German football sets the standard for tolerance in welcoming refugees03 September 2015

“Football is a language that unites the world” said Der Spiegel reflecting the thoughts of many newspapers in Germany earlier this week, after a weekend in which German football came together to welcome refugees and stand against intolerance.

Amidst the European migrant crisis, many supporters, professional and grassroots clubs, as well as the German FA, the DFB, showed their support for the hundreds of thousands of refugees that are arriving in the country.

Brandenburger SC Süd Ultras

While news about the rise of racist and xenophobic attacks in Germany has been dominating media in recent weeks, activists responded to it by showing solidarity with people in need.

Even the German tabloid ‘Bild’ devoted seven pages, displaying celebrities like German international Lukas Podolski mobilising against racism and anti-refugee violence with the words: “We all need to help people in need – everybody as s/he can”.

Several football supporters groups have launched projects to help refugees and welcome the new arrivals. A number of Bundesliga clubs offered tickets to hundred of refugees from reception centres to matches over the weekend.

Refugees welcome  – Bundesliga clubs

Bundesliga giants Bayern Munich announced a major step to help refugees arriving from the Hungarian capital Budapest. The club will donate 1 million euro, raised during a friendly match, to local refugee aid projects. The club will also use their next Bundesliga match against FC Augsburg on 12 September to send out a welcoming message. The club said in a statement: “Our players will enter the pitch together with one refugee and a German child to take a stand for inclusion and refugees”. In March, the DFB launched a pioneer initiative to make available 1.2 million euros to support inclusion projects for refugees. Yesterday the German national team released a video taking a stand against hate, aggression and violence against refugees while highlighting Germany’s and the national team’s tolerance and diversity. Adding to these campaigns, individual players, like Hamburger SV goalkeeper René Adler, published videos voicing support for local refugees communities. Other clubs such as current Bundesliga leaders Borussia Dortmund provided relief for people coming to the city after having fled from war and terror. The club and its supporters have been very active in supporting refugees in the past and have now joined the ‘Angekommen in Dortmund’ scheme – literally meaning ‘arrived in Dortmund’ – which is part of a wider national initiative to help refugees settle in. The club welcomed 220 refugees to Borussia Dortmund´s Europa League qualifier match against the Norwegian club Odds Ballklub and enabled the new supporters to watch a 7-2 victory.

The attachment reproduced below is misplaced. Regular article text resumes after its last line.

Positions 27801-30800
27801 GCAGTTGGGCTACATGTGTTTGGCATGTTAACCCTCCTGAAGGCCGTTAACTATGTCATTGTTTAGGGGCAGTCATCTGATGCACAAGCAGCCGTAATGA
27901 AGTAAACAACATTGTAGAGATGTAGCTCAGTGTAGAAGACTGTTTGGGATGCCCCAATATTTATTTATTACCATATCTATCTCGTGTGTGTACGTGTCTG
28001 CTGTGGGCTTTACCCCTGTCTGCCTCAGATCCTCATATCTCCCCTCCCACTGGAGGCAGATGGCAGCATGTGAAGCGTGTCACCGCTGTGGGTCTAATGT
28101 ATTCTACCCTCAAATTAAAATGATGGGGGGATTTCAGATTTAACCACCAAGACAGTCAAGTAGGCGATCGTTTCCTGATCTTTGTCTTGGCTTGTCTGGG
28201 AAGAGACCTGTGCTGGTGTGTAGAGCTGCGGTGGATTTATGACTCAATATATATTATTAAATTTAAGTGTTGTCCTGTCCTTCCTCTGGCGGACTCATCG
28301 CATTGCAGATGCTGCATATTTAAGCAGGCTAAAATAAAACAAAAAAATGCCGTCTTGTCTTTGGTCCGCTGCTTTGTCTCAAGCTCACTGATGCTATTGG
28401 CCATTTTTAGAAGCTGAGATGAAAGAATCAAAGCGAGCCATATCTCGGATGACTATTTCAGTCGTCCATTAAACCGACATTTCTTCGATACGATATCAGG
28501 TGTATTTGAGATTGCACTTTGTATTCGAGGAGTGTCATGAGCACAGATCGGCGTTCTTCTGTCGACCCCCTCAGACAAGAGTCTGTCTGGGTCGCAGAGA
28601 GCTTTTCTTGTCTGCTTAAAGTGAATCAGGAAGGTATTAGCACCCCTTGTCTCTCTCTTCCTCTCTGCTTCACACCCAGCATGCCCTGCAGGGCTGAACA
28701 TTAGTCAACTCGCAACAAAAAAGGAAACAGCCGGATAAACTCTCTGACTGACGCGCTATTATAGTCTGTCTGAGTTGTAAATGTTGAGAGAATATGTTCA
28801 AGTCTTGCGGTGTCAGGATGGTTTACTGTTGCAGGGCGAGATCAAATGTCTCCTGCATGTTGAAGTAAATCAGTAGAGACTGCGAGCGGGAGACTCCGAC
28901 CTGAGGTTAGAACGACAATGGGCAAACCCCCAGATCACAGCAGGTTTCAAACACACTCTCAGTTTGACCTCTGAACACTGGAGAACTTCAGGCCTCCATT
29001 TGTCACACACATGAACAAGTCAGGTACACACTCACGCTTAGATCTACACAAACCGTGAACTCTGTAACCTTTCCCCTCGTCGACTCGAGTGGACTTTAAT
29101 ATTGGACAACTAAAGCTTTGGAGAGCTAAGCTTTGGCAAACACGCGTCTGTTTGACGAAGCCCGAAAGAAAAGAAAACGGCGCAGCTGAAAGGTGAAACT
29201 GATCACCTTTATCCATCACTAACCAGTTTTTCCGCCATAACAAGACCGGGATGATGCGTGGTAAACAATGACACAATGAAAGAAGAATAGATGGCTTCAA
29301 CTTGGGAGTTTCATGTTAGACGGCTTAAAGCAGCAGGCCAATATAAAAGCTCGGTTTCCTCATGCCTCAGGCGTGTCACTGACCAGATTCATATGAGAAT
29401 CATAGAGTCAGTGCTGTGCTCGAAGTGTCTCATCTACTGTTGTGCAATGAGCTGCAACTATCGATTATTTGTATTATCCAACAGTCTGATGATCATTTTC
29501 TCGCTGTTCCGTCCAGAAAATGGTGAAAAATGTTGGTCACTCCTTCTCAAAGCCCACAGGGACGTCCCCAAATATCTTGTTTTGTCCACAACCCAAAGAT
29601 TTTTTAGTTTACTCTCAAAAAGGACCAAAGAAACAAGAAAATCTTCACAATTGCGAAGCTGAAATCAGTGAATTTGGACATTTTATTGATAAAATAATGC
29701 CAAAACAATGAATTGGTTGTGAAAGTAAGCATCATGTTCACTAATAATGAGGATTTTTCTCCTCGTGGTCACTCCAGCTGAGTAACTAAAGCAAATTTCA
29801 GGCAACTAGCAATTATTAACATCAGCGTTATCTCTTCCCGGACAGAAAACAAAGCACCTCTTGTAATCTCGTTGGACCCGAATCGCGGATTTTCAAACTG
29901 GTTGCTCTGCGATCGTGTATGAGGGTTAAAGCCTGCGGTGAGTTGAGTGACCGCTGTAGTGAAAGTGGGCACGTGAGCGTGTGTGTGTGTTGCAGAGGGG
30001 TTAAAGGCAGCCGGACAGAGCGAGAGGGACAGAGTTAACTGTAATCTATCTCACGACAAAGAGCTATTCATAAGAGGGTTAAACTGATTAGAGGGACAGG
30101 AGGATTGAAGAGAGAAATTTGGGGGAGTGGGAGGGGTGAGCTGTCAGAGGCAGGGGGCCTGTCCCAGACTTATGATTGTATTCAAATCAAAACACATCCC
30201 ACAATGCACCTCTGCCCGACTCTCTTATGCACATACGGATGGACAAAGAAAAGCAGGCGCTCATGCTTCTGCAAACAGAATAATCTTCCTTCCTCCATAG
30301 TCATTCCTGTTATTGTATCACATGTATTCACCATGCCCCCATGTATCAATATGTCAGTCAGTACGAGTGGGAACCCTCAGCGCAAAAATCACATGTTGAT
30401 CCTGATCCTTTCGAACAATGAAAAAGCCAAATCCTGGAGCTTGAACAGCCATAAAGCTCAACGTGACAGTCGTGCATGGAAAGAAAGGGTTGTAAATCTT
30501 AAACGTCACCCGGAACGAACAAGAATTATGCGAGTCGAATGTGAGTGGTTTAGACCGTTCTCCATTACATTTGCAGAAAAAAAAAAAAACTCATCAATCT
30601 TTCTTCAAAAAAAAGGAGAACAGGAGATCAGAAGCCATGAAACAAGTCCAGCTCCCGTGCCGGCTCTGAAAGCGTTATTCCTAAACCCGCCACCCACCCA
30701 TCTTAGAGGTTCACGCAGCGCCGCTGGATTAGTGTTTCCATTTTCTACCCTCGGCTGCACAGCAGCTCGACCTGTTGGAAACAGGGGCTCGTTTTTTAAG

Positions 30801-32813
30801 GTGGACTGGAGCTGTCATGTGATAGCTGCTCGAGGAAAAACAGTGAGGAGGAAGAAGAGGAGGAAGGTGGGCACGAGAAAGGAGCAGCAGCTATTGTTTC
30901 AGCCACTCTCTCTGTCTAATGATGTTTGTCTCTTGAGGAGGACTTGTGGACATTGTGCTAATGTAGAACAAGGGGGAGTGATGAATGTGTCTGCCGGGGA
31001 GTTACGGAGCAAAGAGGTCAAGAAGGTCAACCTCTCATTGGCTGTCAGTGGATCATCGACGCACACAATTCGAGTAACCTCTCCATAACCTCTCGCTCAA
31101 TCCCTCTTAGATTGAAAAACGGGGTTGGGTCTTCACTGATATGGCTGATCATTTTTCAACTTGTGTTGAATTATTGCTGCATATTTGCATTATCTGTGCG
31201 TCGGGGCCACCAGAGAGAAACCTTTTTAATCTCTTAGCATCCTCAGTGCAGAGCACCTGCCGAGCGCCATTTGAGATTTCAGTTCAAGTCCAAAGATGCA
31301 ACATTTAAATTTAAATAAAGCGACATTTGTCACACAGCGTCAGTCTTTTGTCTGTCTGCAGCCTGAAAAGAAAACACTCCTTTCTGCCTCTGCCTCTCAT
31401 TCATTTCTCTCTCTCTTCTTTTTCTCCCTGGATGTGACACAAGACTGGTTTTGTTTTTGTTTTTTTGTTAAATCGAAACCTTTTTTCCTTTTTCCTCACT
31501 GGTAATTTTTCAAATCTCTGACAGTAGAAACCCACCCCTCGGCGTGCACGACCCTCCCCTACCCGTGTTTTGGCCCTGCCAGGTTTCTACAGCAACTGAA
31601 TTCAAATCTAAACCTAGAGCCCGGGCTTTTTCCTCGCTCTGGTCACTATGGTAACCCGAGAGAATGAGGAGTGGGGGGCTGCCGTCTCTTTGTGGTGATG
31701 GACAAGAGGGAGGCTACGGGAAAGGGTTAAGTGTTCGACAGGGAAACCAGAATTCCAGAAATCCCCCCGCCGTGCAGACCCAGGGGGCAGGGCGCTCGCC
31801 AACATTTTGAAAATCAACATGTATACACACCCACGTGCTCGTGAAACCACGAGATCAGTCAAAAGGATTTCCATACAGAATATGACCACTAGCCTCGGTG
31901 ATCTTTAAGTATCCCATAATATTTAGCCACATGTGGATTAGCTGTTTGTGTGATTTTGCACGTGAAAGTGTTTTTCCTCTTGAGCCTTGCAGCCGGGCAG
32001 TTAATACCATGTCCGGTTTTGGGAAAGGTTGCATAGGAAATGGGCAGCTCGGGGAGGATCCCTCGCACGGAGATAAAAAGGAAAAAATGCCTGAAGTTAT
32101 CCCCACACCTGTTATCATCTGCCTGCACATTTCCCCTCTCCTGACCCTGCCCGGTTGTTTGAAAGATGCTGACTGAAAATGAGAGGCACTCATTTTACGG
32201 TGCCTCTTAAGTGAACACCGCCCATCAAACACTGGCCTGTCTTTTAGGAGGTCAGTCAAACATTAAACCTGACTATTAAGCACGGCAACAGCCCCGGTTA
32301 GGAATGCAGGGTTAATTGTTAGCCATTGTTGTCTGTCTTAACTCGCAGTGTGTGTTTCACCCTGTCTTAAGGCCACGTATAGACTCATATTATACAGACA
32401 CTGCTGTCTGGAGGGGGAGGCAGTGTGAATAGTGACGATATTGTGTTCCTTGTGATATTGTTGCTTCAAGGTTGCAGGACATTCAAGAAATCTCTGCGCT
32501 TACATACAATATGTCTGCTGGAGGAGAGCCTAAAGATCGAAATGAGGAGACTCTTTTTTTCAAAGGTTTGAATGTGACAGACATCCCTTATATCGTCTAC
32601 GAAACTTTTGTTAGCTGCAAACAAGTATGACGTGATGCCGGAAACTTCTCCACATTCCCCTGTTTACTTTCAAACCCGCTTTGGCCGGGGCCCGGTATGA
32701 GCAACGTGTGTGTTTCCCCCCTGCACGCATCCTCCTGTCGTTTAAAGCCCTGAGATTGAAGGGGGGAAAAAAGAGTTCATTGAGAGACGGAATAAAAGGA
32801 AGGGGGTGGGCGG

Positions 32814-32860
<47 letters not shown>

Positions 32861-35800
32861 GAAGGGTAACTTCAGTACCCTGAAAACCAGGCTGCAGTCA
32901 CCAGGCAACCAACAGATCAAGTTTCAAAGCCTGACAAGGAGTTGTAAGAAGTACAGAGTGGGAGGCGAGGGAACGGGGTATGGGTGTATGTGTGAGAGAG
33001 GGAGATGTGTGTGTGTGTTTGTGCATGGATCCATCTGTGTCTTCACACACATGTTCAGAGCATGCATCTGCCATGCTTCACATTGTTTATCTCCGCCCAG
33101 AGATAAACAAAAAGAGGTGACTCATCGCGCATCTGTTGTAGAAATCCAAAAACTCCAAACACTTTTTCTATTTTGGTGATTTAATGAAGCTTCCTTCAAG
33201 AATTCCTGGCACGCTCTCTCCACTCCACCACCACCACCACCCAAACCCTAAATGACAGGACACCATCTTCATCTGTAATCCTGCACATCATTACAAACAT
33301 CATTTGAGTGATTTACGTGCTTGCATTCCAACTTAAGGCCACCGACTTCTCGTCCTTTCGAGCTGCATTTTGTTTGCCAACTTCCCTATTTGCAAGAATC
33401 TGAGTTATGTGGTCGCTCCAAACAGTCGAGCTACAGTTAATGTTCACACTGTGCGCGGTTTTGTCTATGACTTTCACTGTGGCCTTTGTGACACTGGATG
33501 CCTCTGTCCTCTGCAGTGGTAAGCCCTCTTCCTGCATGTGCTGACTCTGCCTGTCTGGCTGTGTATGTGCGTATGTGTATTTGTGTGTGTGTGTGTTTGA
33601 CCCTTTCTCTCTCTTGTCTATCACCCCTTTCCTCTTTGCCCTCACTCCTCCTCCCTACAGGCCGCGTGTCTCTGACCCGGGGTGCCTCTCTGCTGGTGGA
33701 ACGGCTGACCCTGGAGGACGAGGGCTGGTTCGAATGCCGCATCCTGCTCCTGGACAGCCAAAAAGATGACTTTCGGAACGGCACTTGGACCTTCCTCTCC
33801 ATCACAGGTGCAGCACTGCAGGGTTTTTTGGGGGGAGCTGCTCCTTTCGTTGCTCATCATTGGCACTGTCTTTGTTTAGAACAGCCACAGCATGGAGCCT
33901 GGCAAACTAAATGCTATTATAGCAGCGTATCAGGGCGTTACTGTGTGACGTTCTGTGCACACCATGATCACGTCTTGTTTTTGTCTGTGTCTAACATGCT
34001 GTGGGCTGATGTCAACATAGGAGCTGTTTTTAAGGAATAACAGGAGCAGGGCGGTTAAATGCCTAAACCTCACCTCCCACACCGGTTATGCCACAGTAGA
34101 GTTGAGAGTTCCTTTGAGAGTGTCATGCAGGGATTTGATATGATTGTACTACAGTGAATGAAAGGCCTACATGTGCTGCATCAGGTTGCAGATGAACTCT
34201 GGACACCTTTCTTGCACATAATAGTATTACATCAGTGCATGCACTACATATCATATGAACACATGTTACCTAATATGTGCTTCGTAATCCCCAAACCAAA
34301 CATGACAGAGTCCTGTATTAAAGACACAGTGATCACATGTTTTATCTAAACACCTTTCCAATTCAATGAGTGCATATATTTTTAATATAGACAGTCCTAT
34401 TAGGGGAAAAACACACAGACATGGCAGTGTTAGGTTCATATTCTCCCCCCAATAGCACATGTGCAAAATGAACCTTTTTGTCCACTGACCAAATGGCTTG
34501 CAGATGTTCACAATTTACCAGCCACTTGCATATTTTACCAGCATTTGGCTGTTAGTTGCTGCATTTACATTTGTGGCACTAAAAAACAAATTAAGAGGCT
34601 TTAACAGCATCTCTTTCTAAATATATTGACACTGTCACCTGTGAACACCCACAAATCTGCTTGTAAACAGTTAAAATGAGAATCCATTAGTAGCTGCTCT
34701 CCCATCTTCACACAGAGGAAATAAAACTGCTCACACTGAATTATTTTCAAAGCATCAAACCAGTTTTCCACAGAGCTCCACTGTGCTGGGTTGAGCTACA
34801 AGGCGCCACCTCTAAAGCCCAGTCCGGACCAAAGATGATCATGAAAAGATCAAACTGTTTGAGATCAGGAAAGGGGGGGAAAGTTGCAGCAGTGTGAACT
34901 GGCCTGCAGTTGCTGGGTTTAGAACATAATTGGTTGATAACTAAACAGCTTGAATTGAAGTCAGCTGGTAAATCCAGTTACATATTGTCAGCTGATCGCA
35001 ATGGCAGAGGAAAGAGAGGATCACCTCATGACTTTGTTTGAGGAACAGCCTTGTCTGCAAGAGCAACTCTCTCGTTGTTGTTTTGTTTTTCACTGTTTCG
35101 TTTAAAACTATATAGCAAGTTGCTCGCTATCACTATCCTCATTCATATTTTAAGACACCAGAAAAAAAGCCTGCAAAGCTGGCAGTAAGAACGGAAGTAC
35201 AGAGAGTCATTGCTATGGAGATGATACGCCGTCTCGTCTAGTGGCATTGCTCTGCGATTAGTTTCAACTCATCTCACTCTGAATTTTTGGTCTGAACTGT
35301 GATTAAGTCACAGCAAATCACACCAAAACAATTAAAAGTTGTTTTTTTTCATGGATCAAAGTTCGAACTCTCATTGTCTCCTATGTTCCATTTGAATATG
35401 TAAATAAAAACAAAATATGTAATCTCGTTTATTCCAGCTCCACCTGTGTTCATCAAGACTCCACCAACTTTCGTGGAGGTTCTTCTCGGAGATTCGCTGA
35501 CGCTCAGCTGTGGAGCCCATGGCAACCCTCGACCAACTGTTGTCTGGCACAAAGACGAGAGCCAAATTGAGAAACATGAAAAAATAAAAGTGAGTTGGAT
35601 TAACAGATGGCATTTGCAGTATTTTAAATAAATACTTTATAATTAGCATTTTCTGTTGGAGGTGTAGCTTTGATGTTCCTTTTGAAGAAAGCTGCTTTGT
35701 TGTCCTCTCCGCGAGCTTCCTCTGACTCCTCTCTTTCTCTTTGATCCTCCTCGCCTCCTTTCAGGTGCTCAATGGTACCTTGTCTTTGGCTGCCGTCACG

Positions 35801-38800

Collecting clothing, raising funds and organising tournaments

A Faninitative of Second Bundesliga side Bochum started the project ‘Fußballschuhe für Flüchtlinge‘. The group collected football boots for refugees in the town of Lohring. Activities such as football can be the only distraction in a reception centre but the lack of equipment often bars many from playing. Last weekend the supporters group donated 50 pairs of boots to the people in the centre.

The Munich-based Eintracht Frankfurt supporters club ‘Adler München’ organised a football tournament for refugees in Trudering. The ten teams that competed against each other were deliberately mixed and, hencesaw minor refugees and people of other Bundesligaclubs’ supporters groups such as Hamburger SV and 1860 Munich playing together. Former Hamburger SV legend Jimmy Hartwig lend his support to the tournament.

SV Elversberg, a club playing in the fourth German division, adopted sponsorship for a local refugee hostel and promoted the message: “You are welcome!”

On the weekend and over the last season, crowds at various clubs displayed large banners with the message “Refugees Welcome” during their Bundesliga fixtures.

Media response

Many international newspapers reported about the actions on the stands and in the society as a whole this weekend and praised the “amazing, inspiring scenes at Germany´s football grounds”

Social media buzzed with commendation and calls for action. Many bloggers compliment the welcoming atmosphere created by football supporters and Ultra groups, whose umbrella organisation “Pro Fans” issued a press release to declare “ProFans wishes for this openness and commitment not only to be the attitude of some curves and fan groups in football, but for a commitment to human rights and against discrimination to be self-evident feature in society as a whole as well as in politics and the media.”

A new Twitter campaign has just been launched to call upon football supporters to display messages of support for refugees in stadiums.